U.S. Secretary of State Hillary Rodham Clinton, left, meets with Norwegian Foreign Minister Jonas Gahr Stoere on the sidelines of the Egypt-hosted international conference on rebuilding Gaza, in Sharm el-Sheik, Egypt, March 2, 2009.
"U.S., E.U. World Community Organizers"
Op-Ed, The Providence Journal
March 3, 2009
Author: Richard N. Rosecrance, Adjunct Professor; International Security Program; Director, Project on U.S.-China Relations
Belfer Center Programs or Projects: International Security
ON THE BACKSTREETS of Providence or in modern international politics, community organizers are necessary to bring disparate and conflicting parties together. In every city, gangs, homeowners, and pensioners alike have the common interest of keeping the community together. They want access to services, schools, benefits, and respect.
In international politics, Europe, China, the Palestinians and Iran have the common interest of maintaining international trade and fostering economic growth. The long-term position of each depends on building up their communities and working with one another. This is unlike the interest of terrorists, which has been to tear down communities and create chaos in their place.
In the Mideast, community organizing requires not a two-state solution, but an approximation to a two-state confederation. The Palestinians cannot survive (even geographically) without access to Israel and the outside world. Israel cannot continue its imperial role in the West Bank (and the use of force in Gaza), nor can it withdraw. Autonomy and exclusion is not possible for two such inextricably related foes. They can exist only together.
Israel will have to have a major influence in both Gaza and the West Bank, and the Palestinians, Hamas included, will need access to the Israeli goods and labor markets. Both Gaza and the West Bank have to be opened up economically and politically — ending Israeli checkpoints restricting access. The Israeli settlements have (largely) to be dismantled. Hamas has to be disarmed.
This cannot be done by Israeli forces. It has to be done by an autonomous force of great powers, including the United States. A U.N. force of small-country contingents will not suffice. Rebuilding Gaza’s houses, schools, and its low-cost labor supply and effectiveness will be a first and vital step in the process of regeneration. This needs to be done by outside parties, not by Hamas.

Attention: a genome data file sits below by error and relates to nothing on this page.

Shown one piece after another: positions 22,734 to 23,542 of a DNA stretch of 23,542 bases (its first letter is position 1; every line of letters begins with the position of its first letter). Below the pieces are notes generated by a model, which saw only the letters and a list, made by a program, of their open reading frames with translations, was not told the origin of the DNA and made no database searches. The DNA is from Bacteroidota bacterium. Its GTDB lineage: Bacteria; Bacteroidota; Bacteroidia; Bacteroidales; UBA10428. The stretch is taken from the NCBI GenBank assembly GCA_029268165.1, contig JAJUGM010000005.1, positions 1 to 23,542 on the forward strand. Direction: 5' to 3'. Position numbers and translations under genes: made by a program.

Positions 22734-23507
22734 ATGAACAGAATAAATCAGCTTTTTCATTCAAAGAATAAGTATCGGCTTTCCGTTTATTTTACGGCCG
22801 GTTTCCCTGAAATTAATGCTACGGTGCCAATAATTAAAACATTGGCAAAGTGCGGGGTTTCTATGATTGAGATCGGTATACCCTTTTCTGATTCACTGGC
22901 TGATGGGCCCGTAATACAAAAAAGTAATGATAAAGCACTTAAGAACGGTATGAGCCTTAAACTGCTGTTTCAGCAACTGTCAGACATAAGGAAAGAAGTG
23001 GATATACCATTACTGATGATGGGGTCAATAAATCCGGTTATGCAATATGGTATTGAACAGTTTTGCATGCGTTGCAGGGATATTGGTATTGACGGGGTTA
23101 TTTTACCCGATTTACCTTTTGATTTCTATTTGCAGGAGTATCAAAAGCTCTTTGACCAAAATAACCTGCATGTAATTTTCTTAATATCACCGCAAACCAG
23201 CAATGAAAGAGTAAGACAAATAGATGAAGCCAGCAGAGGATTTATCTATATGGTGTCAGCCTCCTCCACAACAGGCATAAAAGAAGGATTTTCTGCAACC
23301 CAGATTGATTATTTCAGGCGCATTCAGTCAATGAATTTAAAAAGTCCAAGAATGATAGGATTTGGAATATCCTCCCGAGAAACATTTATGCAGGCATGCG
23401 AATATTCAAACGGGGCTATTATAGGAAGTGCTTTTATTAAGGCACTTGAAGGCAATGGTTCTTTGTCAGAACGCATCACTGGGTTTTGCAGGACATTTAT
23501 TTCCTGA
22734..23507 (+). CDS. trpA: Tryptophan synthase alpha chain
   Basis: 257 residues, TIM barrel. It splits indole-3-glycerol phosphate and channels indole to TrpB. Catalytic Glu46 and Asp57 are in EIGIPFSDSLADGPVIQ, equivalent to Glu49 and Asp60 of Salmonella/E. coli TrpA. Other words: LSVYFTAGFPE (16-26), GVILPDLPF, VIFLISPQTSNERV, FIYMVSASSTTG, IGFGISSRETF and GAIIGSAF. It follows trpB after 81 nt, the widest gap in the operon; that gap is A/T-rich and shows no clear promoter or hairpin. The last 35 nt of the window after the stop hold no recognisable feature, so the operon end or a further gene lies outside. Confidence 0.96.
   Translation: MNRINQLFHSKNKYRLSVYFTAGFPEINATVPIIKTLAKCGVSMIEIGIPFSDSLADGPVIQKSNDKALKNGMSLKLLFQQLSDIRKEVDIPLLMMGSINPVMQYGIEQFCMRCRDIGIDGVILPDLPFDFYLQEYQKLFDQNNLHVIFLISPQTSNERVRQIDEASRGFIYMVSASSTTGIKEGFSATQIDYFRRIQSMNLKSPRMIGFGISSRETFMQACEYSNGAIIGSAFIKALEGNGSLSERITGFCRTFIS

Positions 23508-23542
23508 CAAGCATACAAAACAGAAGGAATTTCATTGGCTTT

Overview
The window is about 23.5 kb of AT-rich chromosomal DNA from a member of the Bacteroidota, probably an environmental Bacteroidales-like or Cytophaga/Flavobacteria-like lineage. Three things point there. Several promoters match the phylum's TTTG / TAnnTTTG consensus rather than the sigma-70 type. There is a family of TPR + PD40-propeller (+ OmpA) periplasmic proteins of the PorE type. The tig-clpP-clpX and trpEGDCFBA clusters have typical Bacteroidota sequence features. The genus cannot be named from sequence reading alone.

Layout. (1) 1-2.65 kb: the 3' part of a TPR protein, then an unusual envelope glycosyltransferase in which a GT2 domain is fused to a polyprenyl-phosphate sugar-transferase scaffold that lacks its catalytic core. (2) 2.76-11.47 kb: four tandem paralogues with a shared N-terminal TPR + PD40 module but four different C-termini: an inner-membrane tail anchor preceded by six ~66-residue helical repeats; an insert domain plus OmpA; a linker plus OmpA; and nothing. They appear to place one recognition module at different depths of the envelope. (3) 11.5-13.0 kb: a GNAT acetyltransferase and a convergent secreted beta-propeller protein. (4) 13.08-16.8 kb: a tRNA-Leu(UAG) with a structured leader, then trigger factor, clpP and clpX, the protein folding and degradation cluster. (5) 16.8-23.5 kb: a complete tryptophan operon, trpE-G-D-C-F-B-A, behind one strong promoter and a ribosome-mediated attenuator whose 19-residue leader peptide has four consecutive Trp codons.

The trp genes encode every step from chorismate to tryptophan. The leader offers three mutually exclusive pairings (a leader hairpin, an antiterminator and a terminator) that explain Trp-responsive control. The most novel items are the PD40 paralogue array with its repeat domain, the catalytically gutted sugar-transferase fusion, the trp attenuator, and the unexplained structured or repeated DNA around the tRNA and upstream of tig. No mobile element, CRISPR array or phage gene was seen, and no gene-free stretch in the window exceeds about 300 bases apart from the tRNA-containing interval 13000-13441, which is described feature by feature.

Israel has proved that it can destroy — and thus it has re-established the effectiveness of Israeli deterrence. But it has not proved it can create and sustain economic development in the erstwhile territories. Thus, George Mitchell will have to talk not of ending conflict (as he did in Northern Ireland), but of establishing community.
In the longer run Iran will have to be brought into this new synthesis. It cannot rely on high oil prices and defy the rest of the world. If other means of generating energy succeed, oil prices will rise, but not to levels of mid-2008. Iran will need something else to do besides pumping oil and financing terrorists or Hezbollah.
As other countries which have ultimately abjured nuclear weapons like Indonesia, South Korea, and Brazil have found, a rising country needs a development strategy. It needs to export something other than oil and to acquire a non-energy comparative advantage. Otherwise it condemns itself to the fate of Spain as when, after 1640, Castile ran out of gold and silver. This does not mean in the short term that Iran cannot enrich uranium. It does depend on verifying the control of that uranium, and keeping it away from weaponization.
Japan, Germany and many other countries have made this choice with great economic success for themselves, winning support in the outside world. Iran can do the same.
The best community organizer in world politics today is not the United States. It is the European Union. Without the use of force — and with the prospect of economic development and rewards — the European Union has attracted Eastern Europe and exerted influence beyond the Urals to peacefully sublimate conflict and bring countries together.
This is true even when it does not hold out short-term membership as a prize for cooperation. Countries that harbor revenge on others cannot join in; they must settle their disputes as Slovakia and Romania have done, and as Ukraine is beginning to do. The European Union’s political and geographic reach, however, is limited. It cannot encompass the Mideast. But the United States can, using European techniques, become the world’s most effective community organizer.
President Obama can apply his well-recognized skills on a much wider and more important level.
Richard Rosecrance, a political scientist, is an adjunct professor at Harvard’s Kennedy School and a senior fellow with the Kennedy School’s Belfer Center for Science and International Affairs.
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